Generally, are bisulfates and bicarbonates soluble in water? Specifically, are calcium hydrogen carbonate and magnesium hydrogen carbonate soluble in water?

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    – M.A.R.
    Sep 5, 2015 at 12:36

1 Answer 1


According to it's Wikipedia page, calcium bicarbonate is not a known solid compound, but it does exist in solution, presumably prepared by dissolving calcium carbonate and bubbling carbon dioxide through the solution until bicarbonate dominates the following pH-dependent disproportionation:

$$\ce{2HCO3- <=> H2O + CO2 + CO3^2-}$$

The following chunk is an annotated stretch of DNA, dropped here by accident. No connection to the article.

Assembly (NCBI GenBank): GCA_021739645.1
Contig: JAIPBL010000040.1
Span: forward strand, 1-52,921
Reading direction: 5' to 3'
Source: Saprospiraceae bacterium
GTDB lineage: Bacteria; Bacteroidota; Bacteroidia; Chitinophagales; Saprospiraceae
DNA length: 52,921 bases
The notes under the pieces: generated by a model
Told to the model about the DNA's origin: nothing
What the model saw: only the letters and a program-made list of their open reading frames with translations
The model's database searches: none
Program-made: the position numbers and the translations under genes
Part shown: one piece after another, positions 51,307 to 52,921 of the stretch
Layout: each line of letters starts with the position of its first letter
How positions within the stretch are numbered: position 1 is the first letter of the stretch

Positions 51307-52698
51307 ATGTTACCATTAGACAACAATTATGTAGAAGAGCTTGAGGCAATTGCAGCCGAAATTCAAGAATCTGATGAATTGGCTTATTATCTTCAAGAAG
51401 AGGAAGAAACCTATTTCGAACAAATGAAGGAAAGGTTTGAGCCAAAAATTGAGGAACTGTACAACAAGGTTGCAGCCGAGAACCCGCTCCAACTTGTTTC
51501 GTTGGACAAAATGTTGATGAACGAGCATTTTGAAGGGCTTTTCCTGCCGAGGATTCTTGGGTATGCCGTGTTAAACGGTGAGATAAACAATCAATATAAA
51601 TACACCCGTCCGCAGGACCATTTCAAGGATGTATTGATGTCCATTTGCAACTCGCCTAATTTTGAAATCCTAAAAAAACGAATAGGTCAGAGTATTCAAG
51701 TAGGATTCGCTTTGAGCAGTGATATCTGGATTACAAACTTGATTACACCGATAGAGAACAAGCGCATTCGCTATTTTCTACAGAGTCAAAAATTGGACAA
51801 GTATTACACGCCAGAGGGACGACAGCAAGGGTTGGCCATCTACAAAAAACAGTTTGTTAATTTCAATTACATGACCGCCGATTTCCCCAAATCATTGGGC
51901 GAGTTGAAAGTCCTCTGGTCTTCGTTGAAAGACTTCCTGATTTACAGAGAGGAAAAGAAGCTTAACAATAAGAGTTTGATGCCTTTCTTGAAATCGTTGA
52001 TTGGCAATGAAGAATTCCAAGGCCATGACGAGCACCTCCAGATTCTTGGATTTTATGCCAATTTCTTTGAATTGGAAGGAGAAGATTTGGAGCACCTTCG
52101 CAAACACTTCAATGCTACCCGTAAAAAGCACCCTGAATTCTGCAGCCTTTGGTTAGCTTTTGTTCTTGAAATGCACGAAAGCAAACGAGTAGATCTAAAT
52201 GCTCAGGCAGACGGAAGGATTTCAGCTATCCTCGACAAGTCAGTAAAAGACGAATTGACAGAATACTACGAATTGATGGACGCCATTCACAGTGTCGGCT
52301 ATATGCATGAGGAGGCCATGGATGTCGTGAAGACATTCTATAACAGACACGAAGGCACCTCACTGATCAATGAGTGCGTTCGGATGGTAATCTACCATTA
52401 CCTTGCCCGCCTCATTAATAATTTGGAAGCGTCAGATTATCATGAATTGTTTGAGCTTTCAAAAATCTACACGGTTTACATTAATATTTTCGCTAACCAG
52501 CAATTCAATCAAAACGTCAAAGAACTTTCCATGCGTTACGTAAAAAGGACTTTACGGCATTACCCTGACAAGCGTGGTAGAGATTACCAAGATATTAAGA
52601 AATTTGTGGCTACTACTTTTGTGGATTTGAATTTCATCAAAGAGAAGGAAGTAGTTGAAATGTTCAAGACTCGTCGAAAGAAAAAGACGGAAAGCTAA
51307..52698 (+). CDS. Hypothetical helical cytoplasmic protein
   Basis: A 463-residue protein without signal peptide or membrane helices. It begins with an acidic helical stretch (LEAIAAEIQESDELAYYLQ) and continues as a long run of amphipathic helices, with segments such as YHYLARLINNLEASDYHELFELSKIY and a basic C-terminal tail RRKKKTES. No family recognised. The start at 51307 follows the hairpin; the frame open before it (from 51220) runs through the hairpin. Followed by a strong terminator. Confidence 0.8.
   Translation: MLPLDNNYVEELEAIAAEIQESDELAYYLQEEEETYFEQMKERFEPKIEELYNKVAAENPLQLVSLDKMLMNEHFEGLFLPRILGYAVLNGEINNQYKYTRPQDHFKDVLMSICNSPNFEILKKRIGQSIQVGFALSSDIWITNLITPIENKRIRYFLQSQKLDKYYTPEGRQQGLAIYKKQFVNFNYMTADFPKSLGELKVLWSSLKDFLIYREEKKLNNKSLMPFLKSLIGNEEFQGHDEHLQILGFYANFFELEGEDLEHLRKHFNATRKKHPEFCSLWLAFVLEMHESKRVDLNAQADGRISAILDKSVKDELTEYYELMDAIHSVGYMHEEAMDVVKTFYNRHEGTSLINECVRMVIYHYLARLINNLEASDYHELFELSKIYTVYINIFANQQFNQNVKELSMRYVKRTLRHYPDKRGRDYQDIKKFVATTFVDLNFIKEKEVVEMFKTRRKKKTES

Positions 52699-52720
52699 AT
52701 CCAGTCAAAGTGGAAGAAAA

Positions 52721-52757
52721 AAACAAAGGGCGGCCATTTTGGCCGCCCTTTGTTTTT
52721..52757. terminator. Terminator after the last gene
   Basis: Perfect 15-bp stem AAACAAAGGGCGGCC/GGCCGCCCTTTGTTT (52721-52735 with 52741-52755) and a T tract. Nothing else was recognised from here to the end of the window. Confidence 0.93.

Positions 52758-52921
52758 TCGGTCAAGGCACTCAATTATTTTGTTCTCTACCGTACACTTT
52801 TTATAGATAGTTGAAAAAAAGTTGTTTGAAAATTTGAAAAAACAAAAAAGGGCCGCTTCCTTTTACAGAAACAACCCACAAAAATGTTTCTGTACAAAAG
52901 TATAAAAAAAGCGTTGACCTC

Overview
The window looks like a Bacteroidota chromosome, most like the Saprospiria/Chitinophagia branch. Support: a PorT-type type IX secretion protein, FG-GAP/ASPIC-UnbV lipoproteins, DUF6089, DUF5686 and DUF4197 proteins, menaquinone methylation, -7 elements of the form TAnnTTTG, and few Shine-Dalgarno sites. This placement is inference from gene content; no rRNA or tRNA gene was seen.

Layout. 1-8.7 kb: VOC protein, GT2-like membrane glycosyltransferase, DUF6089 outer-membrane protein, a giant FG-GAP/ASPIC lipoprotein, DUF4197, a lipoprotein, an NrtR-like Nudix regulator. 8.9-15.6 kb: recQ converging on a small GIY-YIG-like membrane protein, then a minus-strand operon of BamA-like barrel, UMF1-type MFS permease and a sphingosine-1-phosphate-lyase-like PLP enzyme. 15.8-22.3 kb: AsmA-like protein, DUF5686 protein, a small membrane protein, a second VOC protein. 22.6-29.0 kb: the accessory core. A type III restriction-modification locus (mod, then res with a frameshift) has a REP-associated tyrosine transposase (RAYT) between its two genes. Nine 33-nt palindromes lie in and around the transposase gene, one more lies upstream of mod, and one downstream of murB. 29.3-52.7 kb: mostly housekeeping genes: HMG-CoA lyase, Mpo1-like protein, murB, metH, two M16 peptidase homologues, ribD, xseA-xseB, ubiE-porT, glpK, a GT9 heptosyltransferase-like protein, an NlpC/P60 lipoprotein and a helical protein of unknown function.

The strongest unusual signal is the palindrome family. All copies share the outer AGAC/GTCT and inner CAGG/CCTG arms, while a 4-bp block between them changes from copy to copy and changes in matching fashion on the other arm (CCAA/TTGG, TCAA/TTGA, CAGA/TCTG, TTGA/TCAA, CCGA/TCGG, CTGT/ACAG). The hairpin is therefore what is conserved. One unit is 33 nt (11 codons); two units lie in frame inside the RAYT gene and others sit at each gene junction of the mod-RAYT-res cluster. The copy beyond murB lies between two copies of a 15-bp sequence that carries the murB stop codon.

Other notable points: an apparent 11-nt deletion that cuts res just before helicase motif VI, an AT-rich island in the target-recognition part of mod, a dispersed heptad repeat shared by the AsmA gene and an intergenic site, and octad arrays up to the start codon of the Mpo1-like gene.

It apparently has a solubility of 16.6 g per 100 mL of water at room temperature. which is about a 1 M solution.

Magnesium bicarbonate similarly exists only in aqueous solution, though it is much less soluble at 0.077 g / 100 mL.

As solids, these salts probably fall victim to the following equilibrium( $\ce{M}$ is a generic divalent metal:

$$\ce{M(HCO3)2 <=> H2O + MCO3 + CO2(g)}$$

The carbon dioxide escapes, preventing the system from ever staying at equilibrium.


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